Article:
Plattsburgh State Associate Biological Sciences Professor Joel Parker was recently featured on the Science Channel’s “Through the Wormhole,” hosted by Morgan Freeman, for his groundbreaking research on the genetic coding, gender roles and mating habits of ant colonies that could eventually be applied to the human genome.
Parker began to research the “bizarre” genetic situation of the harvester ant in graduate school, where he worked alongside University of Vermont Biology Chair Sara Cahan.
“Joel is a very creative person. He likes to think outside the box,” Cahan said.
Cahan said the pair have been interacting and working together for approximately 20 years.
“His research career over time has span a lot of questions.” Cahan said of Parker, “I admire that about him.”
The pair discovered the harvester ants in the desert southwest of the United States had colonies composed of one species with four different sexes.
These differences are a crucial part to maintaining a colony.
Parker said the two had to collect ants during the rainy mating season in Arizona.
“Usually, when you think of a sexual system, you think of males and females,” Parker said in the feature, “With our ants, we have a situation where there is two different types of males and two different types of females that are required to keep this population going.”
According to his research, different couplings provide different offspring. Essentially, if a female mates with a male from her own species, another reproductive female, or queen ant, is conceived. However, if a female ant mates with a male ant from the other species, worker ants will develop.
Parker discovered through the harvester ants mating habits that “each species was not being faithful to its own kind.”
Queen ants are strictly responsible for repopulating the colony to which they belong.
“They are cared for and fussed over like the future queens they are destined to be,” Freeman said in the program, “You could think of them as princesses.”
Worker ants forage for food and maintain the nest. They are considered the “backbone” of the colony, according to Through the Wormhole.
“In a species with four sexes, there is more than simply male and female,” Freeman explained in the show, “Joel and Sara believe this system helps ants in a colony become more specific in their roles.”
Parker said he got involved with “Through the Wormhole” after producers reached out to him.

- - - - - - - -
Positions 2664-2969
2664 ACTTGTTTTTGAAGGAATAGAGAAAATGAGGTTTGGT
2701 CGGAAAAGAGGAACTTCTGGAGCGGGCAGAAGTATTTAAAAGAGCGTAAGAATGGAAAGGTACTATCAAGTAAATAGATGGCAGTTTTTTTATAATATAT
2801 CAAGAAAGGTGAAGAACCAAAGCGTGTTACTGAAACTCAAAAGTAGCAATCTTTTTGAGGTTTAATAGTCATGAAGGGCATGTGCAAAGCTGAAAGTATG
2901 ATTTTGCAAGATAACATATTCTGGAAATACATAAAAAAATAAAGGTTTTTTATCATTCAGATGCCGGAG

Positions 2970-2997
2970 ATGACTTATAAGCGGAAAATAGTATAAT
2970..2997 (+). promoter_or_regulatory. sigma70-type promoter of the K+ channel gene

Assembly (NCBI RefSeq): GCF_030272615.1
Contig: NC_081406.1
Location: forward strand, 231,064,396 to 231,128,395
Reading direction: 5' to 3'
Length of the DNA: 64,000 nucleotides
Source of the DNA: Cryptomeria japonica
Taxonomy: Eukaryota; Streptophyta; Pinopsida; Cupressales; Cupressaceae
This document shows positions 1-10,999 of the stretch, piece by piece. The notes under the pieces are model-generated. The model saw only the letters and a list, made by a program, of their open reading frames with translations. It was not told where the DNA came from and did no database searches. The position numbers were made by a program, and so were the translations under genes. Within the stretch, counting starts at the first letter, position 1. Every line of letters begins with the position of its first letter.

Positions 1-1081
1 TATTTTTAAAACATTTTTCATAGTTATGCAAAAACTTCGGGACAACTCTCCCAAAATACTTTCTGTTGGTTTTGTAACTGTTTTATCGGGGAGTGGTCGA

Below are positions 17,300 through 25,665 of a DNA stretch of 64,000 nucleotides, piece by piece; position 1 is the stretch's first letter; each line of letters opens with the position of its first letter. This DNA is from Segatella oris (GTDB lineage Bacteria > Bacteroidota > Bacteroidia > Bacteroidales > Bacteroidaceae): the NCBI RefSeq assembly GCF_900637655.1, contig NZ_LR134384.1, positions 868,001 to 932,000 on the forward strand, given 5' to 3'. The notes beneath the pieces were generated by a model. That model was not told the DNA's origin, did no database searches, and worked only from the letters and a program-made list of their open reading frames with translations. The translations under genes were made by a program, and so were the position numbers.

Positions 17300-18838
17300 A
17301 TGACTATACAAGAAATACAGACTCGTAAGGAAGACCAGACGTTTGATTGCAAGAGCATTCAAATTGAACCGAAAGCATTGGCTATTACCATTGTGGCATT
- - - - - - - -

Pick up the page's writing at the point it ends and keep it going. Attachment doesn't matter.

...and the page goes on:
“That first contact is sheer terror,” Parker said of receiving the first line of communication with the show.
He said the process was in full-swing after a few initial skype sessions with producers. Then, the team worked on scouting locations, settling on labs at University of Vermont.
Parker said because the research is so complicated, the show relied on a lot of animation to convey the message of his findings to the public.
“The ‘Wormhole’ people really wanted to get it right,” Parker said.
Cahan said the filming work was “extremely exhausting. She also said the filming process involved a “different story telling” than the scientific questioning and process she was used to.
In his research, Parker eventually found a link between the way ants reproduce and how it could potentially affect the human genome.
Humans are currently composed of the genes of two people per child. However, Freeman said during “Through the Wormhole” that experimenting with the modification of the human genome and inserting genes from other sources could lead to more than two parents per offspring.
“I think we are going to move beyond the simple binary of mother and father,” Cahan said, “I could see it becoming more difficult to be able to easily define who is the parent of a given child.”
Parker said he sees his work as an obligation to constantly teach the public.
“The thing that blows me away about ants is when you actually start looking at them from a biological point of view.” Parker said, “They are more highly-advanced evolutionary than humans.”
Email Marissa Russo at firstname.lastname@example.org